Alan Smrcka, Ph.D.


Office: 5560C MSRB II
Lab: 5554, 5558 MSRB II

Office: 734-615-4945, Lab: 734-764-9925

Areas of Interest

G protein coupled receptors (GPCRs) form a large family of cell surface receptors responsible for triggering cellular responses to a variety of extracellular stimuli including drugs such as opiates, and hormones such as adrenaline, serotonin or acetylcholine. All GPCRs function through activation of trimeric G proteins located on the inner surface of the plasma membrane. Activated G proteins target ion channels or enzymes that produce second messengers with a variety of effects depending on the type of cell that is stimulated. Examples include regulation of synaptic transmission in the central nervous system, chemotaxis in the immune system, and vascular remodeling in the cardiovascular system. This family of receptors is an important target for pharmaceuticals and defects in GPCR systems are responsible for a number of diseases.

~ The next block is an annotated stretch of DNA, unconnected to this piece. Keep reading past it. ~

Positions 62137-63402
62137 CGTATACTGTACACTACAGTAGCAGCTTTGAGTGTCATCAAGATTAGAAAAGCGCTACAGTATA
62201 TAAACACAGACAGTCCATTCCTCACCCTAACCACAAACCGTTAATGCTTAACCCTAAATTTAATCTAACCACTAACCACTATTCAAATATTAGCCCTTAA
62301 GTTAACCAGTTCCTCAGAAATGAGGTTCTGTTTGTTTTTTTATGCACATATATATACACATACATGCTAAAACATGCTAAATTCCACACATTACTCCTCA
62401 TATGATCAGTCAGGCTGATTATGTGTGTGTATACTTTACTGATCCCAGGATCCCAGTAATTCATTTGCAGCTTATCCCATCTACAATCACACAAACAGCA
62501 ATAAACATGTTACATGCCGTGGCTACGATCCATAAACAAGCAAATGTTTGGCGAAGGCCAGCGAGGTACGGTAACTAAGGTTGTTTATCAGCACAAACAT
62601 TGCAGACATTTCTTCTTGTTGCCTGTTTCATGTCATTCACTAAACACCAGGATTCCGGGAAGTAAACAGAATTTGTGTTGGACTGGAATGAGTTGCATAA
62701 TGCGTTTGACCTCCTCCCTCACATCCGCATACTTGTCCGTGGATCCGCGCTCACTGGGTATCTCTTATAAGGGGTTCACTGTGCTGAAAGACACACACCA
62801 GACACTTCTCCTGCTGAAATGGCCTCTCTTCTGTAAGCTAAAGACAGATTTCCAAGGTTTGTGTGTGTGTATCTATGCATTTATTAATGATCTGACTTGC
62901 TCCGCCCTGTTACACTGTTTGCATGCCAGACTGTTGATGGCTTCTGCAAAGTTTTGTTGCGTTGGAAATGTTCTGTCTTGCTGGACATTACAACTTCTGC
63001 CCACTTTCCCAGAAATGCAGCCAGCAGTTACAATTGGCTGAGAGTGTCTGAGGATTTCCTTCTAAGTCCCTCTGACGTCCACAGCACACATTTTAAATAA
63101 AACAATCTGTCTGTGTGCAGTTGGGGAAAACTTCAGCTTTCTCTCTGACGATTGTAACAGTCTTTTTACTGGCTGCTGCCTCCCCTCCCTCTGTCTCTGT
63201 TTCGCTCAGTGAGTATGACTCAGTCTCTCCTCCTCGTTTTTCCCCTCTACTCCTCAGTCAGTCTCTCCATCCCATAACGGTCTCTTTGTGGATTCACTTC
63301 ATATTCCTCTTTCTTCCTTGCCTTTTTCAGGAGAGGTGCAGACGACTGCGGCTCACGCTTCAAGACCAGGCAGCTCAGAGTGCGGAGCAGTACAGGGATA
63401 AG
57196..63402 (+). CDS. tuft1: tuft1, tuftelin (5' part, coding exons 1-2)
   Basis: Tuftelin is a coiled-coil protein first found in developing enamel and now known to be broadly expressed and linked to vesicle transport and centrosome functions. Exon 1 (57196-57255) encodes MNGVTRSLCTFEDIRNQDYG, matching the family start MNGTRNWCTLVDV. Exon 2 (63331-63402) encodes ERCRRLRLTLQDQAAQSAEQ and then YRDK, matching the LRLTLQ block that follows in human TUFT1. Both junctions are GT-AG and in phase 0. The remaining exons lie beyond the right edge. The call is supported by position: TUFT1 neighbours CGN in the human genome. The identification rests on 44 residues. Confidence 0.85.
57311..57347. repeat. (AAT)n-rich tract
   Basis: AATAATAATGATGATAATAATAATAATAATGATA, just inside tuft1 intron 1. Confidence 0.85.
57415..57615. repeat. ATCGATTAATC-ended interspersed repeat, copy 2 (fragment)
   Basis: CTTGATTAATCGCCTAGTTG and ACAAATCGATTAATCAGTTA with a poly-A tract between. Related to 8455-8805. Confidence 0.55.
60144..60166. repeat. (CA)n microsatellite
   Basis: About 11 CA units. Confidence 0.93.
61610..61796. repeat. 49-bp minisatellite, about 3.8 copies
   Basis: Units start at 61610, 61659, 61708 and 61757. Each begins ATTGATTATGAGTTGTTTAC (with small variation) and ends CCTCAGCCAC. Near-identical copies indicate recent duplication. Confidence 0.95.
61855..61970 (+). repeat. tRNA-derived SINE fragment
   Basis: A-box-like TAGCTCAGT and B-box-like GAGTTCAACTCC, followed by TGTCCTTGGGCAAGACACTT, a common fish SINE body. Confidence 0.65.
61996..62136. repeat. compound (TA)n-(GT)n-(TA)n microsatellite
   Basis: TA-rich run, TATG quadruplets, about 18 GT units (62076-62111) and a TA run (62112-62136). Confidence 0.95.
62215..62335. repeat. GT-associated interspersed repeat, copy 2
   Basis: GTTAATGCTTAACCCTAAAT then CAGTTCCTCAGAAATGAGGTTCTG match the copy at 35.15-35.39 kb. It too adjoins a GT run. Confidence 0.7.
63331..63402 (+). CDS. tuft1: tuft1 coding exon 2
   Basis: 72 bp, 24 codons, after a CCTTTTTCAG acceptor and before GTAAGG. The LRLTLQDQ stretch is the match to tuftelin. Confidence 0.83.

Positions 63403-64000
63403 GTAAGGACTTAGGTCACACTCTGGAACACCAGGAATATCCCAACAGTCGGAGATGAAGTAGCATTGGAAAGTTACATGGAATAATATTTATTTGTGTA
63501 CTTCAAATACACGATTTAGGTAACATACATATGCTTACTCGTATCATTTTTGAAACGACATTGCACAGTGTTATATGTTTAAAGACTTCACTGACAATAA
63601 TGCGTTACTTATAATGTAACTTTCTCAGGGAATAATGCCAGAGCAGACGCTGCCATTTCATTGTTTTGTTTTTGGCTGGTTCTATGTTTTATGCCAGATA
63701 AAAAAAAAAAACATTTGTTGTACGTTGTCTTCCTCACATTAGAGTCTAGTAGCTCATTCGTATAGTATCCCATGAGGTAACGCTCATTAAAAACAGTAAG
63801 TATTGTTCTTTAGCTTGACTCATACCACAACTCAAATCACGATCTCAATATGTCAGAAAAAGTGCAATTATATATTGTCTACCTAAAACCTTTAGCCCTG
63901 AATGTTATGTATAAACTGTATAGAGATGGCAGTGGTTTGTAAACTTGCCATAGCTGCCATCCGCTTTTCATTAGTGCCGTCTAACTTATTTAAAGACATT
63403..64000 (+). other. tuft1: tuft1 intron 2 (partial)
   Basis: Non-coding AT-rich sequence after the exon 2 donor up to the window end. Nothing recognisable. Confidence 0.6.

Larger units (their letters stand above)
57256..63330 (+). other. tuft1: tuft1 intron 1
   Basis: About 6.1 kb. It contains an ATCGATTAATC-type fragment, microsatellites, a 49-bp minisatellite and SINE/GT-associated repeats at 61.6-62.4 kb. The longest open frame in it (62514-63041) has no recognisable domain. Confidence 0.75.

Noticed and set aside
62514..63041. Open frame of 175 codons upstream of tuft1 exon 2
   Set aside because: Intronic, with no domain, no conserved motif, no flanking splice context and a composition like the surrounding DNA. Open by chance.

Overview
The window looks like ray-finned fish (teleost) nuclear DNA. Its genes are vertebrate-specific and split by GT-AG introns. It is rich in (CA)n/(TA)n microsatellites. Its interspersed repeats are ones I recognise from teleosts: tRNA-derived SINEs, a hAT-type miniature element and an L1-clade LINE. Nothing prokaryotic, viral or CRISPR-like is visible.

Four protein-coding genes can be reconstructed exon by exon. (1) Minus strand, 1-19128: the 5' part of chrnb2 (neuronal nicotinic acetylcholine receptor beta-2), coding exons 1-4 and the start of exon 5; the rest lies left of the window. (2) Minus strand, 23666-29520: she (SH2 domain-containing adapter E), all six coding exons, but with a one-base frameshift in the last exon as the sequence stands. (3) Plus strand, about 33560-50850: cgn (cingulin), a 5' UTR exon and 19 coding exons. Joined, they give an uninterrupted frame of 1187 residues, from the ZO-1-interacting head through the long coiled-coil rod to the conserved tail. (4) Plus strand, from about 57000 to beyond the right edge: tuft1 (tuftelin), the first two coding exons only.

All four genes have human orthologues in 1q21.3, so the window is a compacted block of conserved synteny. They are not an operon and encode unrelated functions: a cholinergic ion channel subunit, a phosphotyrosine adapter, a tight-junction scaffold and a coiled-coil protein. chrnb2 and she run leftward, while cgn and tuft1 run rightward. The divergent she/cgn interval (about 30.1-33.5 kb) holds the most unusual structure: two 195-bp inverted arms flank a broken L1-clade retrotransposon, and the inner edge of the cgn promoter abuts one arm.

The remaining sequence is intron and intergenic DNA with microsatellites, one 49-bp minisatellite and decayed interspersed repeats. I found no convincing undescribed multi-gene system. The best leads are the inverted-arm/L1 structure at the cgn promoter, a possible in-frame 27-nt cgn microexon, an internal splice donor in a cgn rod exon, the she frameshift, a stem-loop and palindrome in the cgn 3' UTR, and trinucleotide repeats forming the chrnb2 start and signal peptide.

Our laboratory focuses on analysis of the interactions between the G proteins and their protein targets at a molecular and structural level with the goal of understanding how these interactions lead to alterations in protein and cellular activities. Another goal is to connect the biochemical information about protein interaction interfaces to specific cellular physiologies. To this end we are developing antagonists of specific G protein interactions and using these tools to probe the functions of those interactions in living cells. This approach will help to define the roles of specific G protein interactions in physiological processes and as potential targets for therapeutic intervention in cardiovascular disease or cancer.     




PhD, Biochemistry, University of Arizona, 1990
MS, Botany, Arizona State University, 1984
BS, Biology, University of Connecticut, 1981

Post-Doctoral Training

Postdoctoral Fellow, Pharmacology Department, University of Texas, Southwestern Medical Center at Dallas, TX, laboratory of Dr. Paul C. Sternweis, 1994

Published Articles via PubMed

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